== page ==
Wall Street Journal

Democratic presidential nominee Joe Biden is running new Spanish language ads in Florida as part of an effort to shore up support among Latino voters, a key demographic in an important battleground state that narrowly went to President Trump in 2016.

According to The Wall Street Journal, the move comes as “polls show President Trump has made gains” among Latino voters, though Biden still holds a narrow lead overall in the state.

“Latinos make up about 20% of Florida’s electorate, according to the Pew Research Center,” the Journal reports. “In 2016, exit polls showed Democratic nominee Hillary Clinton beat Mr. Trump among that group by about 27 percentage points.”

On Tuesday, Biden campaigned at a National Hispanic Heritage Month event near Orlando — his first trip to Florida since locking down the Democratic nomination. “I am going to work like the devil to make sure I turn every Latino and Hispanic vote,” Biden said Monday. The poll numbers, he said, “gotta go higher.”

“The Biden campaign recently hired more staff in Florida and unveiled several new Spanish-language ads over the weekend that hammer Mr. Trump’s handling of the coronavirus pandemic,” the newspaper reports.

Biden adviser Christian Ulvert told the Journal that pollsters fail to account for the “incredibly diverse” character of Florida’s Hispanic community.

While Cuban-Americans tend to favor the GOP (and, according to WSJ, applauded when Trump reversed President Obama’s thaw with Cuba’s communist government), other groups may be up for grabs.

“The president has sought to widen that appeal with other Latino groups — including Venezuelan-Americans — with tough rhetoric and policies toward leaders in their native countries,” the newspaper says. “Mr. Trump has for months sought to portray Democrats as socialists, and a barrage of campaign ads portray Mr. Biden as beholden to the party’s increasingly influential liberal wing.”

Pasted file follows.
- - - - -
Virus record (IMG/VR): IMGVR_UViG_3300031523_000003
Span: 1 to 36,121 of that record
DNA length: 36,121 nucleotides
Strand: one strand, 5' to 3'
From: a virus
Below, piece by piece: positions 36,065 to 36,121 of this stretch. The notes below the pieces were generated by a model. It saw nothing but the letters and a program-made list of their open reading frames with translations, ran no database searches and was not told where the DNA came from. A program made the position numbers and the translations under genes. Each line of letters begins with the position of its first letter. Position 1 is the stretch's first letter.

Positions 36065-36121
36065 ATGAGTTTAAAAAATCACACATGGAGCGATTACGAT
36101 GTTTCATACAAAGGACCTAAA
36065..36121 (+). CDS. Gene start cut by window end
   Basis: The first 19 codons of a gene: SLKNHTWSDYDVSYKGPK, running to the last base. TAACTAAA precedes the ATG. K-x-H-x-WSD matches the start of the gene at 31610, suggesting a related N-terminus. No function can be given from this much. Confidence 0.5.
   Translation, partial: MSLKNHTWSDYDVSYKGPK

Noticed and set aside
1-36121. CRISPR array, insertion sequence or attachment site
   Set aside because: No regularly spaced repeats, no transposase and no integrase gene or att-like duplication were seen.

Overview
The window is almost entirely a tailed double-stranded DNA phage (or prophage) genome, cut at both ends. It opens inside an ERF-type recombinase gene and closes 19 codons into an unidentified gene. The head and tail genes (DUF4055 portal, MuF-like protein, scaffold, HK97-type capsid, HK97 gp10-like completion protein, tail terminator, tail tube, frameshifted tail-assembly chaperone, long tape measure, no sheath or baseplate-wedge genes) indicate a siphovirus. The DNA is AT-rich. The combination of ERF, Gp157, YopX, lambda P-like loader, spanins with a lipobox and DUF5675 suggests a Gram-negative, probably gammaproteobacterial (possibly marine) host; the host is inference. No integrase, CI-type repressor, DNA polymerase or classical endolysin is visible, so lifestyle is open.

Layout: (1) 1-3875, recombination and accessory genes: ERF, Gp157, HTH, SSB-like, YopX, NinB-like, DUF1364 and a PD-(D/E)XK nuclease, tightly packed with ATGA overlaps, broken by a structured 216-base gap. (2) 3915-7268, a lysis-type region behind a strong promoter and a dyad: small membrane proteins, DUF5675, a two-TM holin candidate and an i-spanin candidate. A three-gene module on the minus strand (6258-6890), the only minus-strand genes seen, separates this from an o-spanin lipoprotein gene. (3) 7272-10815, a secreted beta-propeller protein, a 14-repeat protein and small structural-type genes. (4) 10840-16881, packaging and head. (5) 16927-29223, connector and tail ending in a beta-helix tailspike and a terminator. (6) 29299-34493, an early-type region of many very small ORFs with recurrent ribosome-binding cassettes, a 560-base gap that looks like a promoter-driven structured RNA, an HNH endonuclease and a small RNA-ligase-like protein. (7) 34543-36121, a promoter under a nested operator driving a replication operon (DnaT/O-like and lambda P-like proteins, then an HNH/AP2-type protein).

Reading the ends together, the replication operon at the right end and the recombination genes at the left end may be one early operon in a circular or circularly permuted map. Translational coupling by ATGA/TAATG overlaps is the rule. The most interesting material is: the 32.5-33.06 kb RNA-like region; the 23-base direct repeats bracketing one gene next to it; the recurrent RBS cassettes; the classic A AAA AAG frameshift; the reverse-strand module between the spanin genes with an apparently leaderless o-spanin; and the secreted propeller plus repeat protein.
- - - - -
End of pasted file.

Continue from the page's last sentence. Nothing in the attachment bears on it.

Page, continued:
On the flip side, Biden has been focusing on Trump’s handling of the coronavirus, blaming the administration for the severity of both the healthcare crisis and the economic fallout that’s come with it. The Democrats’ Florida swing included a stop in Kissimmee (a city with a large Puerto Rican population).

In addition, the Journal reports, “A new radio ad from the Biden campaign [called “Arroz / Rice”] invokes a chant that protesters have used in Puerto Rico and criticizes Mr. Trump’s response to the coronavirus pandemic.”

According to Floridapolitica.com, a second radio ad, called “Corazón de la Economía / Heart of the Economy” pays tribute to workers and small businesses [and] reinforces Biden’s “commitment... to keep them safe during the pandemic.”

“Our robust, microtargeted outreach is working,” Ulvert said. “What we’re doing in Florida, and across the country, is giving Hispanic voters a reason to vote for Joe — from finally addressing the COVID-19 crisis that has disproportionately impacted Hispanic families, to his commitment to protecting Dreamers — and we’re doing it in Spanish and in English, on TV, radio, digital and in the mail, and through culturally targeted outreach that has already grown a large and vibrant Hispanics for Biden coalition.”

The Journal cites Kantar/CMAG data showing that the Biden campaign has forked out $42 million for TV advertising in Florida so far — compared to the Trump campaign’s $30 million. “But the Trump campaign has about $16 million more television ad time reserved through Election Day than its counterpart.” the WSJ says.

However, Biden’s media efforts will get a substantial boost from outside his own campaign thanks to a one-time adversary — billionaire Michael Bloomberg. On Sunday, the former New York City Mayor announced a plan to spend $100 million to help Biden — in Florida alone.

The money “will primarily go toward digital and television ads in both Spanish and English,” the WSJ reports. “A Bloomberg aide said communicating with Latino voters is a key part of the strategy.”